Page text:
chases are paid for in dollars which never balance of payments by the foreign ac
leave the United States; and a substantial
Total inflow--tivities of U.S. oil companies serves to
portion of these purchases involves military indicate that great caution must be exer
needs which could not be satisfied by supNet inflow..
638 cised in considering proposals which
plies from the United States. Moreover, the
The attached table reports the data for all proposed restriction would increase costs to would in any way slow up this inflow. 5 years.
the military forces and reduce their mobility In weighing the balance-of-payments
The favorable balances shown have un- and effectiveness. It would also impair ecoeffects of such proposals as the interest doubtedly been understated by the conserva- nomic advancement and weaken support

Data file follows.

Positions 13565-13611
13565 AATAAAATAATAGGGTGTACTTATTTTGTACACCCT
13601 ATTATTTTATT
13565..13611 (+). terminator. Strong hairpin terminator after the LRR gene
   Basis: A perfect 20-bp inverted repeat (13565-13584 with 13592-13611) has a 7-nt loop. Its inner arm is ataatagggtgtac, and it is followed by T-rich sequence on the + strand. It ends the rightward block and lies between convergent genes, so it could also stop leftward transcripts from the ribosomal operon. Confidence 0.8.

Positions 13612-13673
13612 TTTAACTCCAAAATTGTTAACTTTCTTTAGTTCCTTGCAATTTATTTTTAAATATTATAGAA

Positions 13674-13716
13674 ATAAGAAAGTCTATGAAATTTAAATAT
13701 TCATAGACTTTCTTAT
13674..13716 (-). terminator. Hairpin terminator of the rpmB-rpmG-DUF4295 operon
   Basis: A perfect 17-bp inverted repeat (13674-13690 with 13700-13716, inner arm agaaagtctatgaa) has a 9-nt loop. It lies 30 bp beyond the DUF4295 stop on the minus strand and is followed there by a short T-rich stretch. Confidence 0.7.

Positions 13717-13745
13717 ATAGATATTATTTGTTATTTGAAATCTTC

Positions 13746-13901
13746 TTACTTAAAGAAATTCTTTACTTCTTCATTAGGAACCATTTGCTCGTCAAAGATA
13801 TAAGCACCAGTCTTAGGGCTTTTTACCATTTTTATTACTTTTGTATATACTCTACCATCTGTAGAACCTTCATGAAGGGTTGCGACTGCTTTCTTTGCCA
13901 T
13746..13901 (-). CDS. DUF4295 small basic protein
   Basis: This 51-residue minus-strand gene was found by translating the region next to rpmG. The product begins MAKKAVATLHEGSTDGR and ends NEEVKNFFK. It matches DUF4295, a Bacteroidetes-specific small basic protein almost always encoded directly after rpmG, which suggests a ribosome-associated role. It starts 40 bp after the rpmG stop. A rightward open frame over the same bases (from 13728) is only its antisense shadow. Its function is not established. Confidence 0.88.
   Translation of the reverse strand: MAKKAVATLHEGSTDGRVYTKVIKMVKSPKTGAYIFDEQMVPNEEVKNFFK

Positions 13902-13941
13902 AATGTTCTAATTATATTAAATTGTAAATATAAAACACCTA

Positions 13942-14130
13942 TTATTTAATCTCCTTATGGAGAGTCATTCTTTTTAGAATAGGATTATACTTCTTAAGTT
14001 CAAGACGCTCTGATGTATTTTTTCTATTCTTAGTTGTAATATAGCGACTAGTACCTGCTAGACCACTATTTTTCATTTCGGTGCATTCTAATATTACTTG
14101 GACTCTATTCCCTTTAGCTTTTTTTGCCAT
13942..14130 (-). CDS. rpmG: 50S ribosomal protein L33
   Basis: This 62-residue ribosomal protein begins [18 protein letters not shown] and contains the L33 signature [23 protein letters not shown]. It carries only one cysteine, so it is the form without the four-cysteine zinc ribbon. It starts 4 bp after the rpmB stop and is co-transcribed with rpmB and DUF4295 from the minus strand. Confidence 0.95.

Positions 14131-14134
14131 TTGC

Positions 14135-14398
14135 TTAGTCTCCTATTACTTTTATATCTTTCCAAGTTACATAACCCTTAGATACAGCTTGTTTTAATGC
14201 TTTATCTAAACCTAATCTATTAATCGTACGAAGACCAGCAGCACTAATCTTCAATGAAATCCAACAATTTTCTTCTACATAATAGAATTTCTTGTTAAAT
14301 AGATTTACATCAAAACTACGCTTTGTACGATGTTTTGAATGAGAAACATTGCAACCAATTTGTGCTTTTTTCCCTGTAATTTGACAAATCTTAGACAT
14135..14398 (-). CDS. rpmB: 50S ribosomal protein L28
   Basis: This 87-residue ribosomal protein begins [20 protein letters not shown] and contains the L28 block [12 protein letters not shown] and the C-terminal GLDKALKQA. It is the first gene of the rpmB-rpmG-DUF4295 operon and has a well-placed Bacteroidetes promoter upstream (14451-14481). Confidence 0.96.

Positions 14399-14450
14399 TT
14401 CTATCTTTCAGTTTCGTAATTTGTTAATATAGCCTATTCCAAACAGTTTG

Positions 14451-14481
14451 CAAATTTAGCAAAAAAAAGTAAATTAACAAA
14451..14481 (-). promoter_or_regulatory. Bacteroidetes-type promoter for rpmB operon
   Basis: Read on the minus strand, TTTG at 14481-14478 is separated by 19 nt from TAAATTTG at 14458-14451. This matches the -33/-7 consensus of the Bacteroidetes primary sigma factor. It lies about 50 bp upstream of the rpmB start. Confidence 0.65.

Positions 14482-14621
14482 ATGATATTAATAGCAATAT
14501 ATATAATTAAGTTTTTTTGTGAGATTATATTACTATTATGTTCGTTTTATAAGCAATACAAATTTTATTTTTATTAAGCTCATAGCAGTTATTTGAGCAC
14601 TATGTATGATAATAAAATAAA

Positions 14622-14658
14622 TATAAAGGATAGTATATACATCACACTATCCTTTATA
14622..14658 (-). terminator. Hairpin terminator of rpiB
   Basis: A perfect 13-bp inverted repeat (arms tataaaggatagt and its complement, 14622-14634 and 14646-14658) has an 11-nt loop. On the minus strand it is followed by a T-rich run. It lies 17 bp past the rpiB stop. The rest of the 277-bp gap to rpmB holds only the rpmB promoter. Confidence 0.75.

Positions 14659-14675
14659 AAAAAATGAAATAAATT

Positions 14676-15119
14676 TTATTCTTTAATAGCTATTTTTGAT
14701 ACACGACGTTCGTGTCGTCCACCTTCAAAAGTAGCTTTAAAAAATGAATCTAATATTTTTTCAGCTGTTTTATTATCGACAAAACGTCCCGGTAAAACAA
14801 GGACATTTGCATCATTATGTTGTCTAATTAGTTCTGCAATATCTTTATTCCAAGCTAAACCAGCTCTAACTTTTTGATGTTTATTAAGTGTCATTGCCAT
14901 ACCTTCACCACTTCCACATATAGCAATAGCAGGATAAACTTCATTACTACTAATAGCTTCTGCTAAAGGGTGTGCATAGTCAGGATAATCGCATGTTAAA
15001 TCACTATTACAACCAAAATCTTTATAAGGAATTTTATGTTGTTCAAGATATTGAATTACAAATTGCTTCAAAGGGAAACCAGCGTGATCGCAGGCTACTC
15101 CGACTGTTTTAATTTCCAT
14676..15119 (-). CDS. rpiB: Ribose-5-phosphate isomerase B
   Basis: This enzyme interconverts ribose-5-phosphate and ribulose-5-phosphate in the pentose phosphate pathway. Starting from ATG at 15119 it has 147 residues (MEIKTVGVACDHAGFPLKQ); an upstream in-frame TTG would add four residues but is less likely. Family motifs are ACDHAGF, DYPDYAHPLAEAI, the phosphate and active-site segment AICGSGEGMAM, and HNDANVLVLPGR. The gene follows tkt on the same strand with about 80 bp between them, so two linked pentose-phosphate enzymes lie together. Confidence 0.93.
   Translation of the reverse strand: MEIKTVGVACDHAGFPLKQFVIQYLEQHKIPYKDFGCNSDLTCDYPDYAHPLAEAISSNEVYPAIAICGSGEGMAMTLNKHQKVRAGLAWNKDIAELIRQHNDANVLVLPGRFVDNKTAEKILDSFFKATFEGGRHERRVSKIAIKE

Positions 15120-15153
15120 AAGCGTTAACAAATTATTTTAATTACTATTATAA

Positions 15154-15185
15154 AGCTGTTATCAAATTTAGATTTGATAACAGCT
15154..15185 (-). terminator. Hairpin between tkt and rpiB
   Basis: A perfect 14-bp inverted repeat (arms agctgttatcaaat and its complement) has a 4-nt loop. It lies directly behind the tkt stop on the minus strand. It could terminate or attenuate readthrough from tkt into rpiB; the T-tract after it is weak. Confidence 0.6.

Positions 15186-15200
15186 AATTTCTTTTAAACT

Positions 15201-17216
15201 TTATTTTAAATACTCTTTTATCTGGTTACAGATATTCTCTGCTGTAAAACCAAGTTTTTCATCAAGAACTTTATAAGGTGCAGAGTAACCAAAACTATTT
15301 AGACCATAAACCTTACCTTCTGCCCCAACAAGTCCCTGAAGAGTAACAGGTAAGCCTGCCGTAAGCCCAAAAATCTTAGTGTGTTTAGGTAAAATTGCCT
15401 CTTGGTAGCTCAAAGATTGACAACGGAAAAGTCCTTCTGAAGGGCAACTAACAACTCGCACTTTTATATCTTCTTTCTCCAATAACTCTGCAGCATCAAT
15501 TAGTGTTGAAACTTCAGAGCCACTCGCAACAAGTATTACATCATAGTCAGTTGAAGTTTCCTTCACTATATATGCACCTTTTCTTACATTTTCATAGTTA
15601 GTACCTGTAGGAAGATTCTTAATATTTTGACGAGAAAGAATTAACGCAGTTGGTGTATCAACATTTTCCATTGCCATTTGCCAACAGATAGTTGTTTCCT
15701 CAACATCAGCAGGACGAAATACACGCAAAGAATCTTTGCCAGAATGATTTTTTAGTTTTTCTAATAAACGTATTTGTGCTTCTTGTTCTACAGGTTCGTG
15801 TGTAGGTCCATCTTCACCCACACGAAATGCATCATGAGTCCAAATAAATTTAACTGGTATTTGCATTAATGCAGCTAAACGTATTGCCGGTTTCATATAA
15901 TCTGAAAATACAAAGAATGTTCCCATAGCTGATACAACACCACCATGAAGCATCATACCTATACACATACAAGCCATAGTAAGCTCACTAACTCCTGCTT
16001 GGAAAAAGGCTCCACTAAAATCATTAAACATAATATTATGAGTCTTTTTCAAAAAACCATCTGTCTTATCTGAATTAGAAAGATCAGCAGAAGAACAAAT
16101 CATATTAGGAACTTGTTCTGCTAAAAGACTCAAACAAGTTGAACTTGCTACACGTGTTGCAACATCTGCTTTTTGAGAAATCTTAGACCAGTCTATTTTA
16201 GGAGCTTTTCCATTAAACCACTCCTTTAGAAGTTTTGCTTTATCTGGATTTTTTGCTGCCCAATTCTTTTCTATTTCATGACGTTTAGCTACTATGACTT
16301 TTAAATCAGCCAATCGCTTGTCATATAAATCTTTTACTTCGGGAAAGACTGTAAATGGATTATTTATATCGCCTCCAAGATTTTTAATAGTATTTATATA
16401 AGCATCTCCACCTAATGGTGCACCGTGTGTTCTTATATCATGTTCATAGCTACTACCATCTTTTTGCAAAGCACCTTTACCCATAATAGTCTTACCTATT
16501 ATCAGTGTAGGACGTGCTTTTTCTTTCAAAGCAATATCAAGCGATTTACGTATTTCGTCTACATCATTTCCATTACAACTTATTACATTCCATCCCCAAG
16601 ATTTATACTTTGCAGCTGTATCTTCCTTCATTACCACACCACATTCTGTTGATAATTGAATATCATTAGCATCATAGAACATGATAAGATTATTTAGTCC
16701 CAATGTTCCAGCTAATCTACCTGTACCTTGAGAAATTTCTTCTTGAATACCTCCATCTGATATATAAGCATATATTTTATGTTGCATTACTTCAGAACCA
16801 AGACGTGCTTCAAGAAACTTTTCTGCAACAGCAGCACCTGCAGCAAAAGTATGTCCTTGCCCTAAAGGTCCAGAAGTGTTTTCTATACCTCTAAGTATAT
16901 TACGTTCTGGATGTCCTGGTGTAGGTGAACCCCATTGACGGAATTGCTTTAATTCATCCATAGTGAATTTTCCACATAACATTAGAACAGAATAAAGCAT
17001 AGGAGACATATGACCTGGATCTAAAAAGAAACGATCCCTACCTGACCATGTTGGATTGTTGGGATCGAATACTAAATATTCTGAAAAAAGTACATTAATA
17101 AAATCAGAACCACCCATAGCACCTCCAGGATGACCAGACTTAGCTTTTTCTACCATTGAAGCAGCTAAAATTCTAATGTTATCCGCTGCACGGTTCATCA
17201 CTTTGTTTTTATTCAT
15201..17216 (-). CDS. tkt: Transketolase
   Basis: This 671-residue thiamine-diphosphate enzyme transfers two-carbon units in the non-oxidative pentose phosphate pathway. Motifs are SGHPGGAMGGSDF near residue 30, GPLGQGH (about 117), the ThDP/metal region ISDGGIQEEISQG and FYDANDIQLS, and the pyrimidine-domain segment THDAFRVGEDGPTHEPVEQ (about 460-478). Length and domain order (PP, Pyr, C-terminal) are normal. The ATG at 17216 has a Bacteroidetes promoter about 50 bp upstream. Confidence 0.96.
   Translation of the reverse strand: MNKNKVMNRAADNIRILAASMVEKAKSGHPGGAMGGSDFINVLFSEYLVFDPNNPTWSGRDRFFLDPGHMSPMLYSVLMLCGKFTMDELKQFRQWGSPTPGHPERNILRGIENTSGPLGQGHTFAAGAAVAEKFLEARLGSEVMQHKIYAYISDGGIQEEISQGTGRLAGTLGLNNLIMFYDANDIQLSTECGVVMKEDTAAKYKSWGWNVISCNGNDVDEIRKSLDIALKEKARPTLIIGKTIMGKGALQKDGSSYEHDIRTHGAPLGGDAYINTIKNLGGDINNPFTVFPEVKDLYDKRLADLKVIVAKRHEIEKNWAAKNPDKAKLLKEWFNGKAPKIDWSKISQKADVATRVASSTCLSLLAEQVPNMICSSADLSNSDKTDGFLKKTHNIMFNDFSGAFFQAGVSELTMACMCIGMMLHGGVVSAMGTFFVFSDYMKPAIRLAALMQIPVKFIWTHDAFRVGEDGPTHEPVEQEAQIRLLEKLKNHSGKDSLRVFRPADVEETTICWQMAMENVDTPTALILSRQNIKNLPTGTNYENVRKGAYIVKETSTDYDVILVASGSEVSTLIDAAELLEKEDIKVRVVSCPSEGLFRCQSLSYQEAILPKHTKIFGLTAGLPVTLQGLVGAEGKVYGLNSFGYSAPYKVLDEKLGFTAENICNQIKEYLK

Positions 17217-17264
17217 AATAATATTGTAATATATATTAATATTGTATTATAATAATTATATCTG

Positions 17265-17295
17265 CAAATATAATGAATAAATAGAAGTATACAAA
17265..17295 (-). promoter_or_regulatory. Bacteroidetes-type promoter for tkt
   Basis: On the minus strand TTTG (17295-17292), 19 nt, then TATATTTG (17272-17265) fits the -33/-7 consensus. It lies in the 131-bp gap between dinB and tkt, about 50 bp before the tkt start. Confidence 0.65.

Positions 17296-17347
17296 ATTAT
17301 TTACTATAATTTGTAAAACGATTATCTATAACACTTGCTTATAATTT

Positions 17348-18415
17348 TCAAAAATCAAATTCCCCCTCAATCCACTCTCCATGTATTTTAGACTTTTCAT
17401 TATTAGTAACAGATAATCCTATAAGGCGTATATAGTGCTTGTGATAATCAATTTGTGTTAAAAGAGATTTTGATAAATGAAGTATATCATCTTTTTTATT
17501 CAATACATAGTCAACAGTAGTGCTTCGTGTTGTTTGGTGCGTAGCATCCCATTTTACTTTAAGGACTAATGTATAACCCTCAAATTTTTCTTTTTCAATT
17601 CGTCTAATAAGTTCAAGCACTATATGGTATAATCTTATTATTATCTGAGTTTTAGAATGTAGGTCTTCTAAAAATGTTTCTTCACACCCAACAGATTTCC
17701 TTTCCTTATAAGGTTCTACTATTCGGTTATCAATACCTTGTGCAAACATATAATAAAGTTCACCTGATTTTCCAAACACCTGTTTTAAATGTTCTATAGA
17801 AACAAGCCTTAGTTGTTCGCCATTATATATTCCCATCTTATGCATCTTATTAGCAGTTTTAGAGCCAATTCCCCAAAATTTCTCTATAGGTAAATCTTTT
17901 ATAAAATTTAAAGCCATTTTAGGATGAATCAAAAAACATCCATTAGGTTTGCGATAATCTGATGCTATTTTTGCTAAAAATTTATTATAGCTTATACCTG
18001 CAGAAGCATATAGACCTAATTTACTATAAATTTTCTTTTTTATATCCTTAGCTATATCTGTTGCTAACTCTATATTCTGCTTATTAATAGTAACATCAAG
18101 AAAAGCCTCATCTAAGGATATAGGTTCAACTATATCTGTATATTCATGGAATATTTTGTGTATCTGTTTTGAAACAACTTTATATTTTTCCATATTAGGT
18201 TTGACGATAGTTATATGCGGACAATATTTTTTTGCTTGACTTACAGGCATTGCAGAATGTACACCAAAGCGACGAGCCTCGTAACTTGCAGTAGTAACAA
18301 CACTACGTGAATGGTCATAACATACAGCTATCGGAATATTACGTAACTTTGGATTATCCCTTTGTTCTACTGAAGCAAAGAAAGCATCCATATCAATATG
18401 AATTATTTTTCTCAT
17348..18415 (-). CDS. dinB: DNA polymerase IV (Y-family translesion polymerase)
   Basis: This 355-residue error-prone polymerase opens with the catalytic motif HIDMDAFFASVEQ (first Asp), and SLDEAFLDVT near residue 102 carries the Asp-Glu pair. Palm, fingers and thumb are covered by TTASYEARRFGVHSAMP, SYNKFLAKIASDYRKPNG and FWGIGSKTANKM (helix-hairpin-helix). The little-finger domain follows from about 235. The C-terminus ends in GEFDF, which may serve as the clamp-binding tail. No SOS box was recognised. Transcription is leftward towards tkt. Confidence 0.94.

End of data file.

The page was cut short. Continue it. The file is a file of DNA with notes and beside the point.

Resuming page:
for the United States in those developing ments are taken into account, it is clear that ally for developed countries; biennially for nations in which offshore procurement is the net effect of foreign operations by U.S. less developed countries). Furthermore, a concentrated.
oil companies is a very significant and grow- contracting party that institutes new reIn weighing the balance-of-payments ef- ing contribution to the plus side of our pay- strictions or substantially intensifies existing fects of these or similar suggestions, it is es- ments ledger. These activities benefit free restrictions is required to consult with the sential to consider all elements in our pay- world nations and materially strengthen our contracting parties soon thereafter, or, if ments balances and the long-term interrela- own economy and our own national se- possible, beforehand. tionships among them. When all these ele- curity.
The consultations deal with the balance
of-payments position and prospects of the Historical U.S. payments balance-Oil industry
consulting country, alternative measures to
restore equilibrium, the system of restric[In millions of dollars]
tions in force and the methods used in ad